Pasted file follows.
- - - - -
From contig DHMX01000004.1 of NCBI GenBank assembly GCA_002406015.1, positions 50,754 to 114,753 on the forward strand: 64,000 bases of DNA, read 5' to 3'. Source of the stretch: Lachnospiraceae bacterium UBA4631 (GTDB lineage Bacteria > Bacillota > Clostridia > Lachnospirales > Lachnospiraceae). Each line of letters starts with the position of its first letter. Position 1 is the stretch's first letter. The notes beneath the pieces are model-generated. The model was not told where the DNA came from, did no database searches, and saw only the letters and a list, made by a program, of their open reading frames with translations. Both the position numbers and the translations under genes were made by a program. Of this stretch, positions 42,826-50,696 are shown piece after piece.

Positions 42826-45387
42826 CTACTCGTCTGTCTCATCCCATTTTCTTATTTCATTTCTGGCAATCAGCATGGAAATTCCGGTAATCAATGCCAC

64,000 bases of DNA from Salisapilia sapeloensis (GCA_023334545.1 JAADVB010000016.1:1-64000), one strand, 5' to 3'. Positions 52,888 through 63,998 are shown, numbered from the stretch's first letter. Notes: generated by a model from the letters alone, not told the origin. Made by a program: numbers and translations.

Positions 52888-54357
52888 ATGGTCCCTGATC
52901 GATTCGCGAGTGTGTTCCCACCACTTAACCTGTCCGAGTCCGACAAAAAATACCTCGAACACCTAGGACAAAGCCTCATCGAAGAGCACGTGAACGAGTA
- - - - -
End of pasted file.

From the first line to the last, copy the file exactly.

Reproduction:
From contig DHMX01000004.1 of NCBI GenBank assembly GCA_002406015.1, positions 50,754 to 114,753 on the forward strand: 64,000 bases of DNA, read 5' to 3'. Source of the stretch: Lachnospiraceae bacterium UBA4631 (GTDB lineage Bacteria > Bacillota > Clostridia > Lachnospirales > Lachnospiraceae). Each line of letters starts with the position of its first letter. Position 1 is the stretch's first letter. The notes beneath the pieces are model-generated. The model was not told where the DNA came from, did no database searches, and saw only the letters and a list, made by a program, of their open reading frames with translations. Both the position numbers and the translations under genes were made by a program. Of this stretch, positions 42,826-50,696 are shown piece after piece.

Positions 42826-45387
42826 CTACTCGTCTGTCTCATCCCATTTTCTTATTTCATTTCTGGCAATCAGCATGGAAATTCCGGTAATCAATGCCAC

64,000 bases of DNA from Salisapilia sapeloensis (GCA_023334545.1 JAADVB010000016.1:1-64000), one strand, 5' to 3'. Positions 52,888 through 63,998 are shown, numbered from the stretch's first letter. Notes: generated by a model from the letters alone, not told the origin. Made by a program: numbers and translations.

Positions 52888-54357
52888 ATGGTCCCTGATC
52901 GATTCGCGAGTGTGTTCCCACCACTTAACCTGTCCGAGTCCGACAAAAAATACCTCGAACACCTAGGACAAAGCCTCATCGAAGAGCACGTGAACGAGTA